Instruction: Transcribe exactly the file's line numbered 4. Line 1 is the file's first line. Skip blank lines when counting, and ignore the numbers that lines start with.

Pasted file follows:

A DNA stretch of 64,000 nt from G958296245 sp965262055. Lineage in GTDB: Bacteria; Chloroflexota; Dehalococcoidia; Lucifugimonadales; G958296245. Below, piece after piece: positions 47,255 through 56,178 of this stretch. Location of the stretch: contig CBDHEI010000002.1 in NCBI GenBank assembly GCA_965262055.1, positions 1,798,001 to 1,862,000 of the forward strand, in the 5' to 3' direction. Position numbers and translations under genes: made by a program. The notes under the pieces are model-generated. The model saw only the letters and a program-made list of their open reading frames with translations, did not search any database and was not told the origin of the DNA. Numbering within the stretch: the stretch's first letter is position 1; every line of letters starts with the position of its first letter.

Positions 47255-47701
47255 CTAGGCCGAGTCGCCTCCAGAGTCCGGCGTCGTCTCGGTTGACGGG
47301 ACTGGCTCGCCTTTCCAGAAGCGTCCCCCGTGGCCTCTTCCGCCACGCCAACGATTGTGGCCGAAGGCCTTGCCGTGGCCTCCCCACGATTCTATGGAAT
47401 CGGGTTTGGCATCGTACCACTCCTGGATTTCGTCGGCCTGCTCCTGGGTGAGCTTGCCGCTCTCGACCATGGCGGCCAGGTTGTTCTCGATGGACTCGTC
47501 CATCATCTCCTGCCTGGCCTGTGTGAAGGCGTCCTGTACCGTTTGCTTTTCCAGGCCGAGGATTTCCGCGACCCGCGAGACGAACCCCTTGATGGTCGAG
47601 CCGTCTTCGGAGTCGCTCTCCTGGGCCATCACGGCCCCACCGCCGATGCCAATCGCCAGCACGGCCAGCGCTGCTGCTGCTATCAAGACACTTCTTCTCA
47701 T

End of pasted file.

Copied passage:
47301 ACTGGCTCGCCTTTCCAGAAGCGTCCCCCGTGGCCTCTTCCGCCACGCCAACGATTGTGGCCGAAGGCCTTGCCGTGGCCTCCCCACGATTCTATGGAAT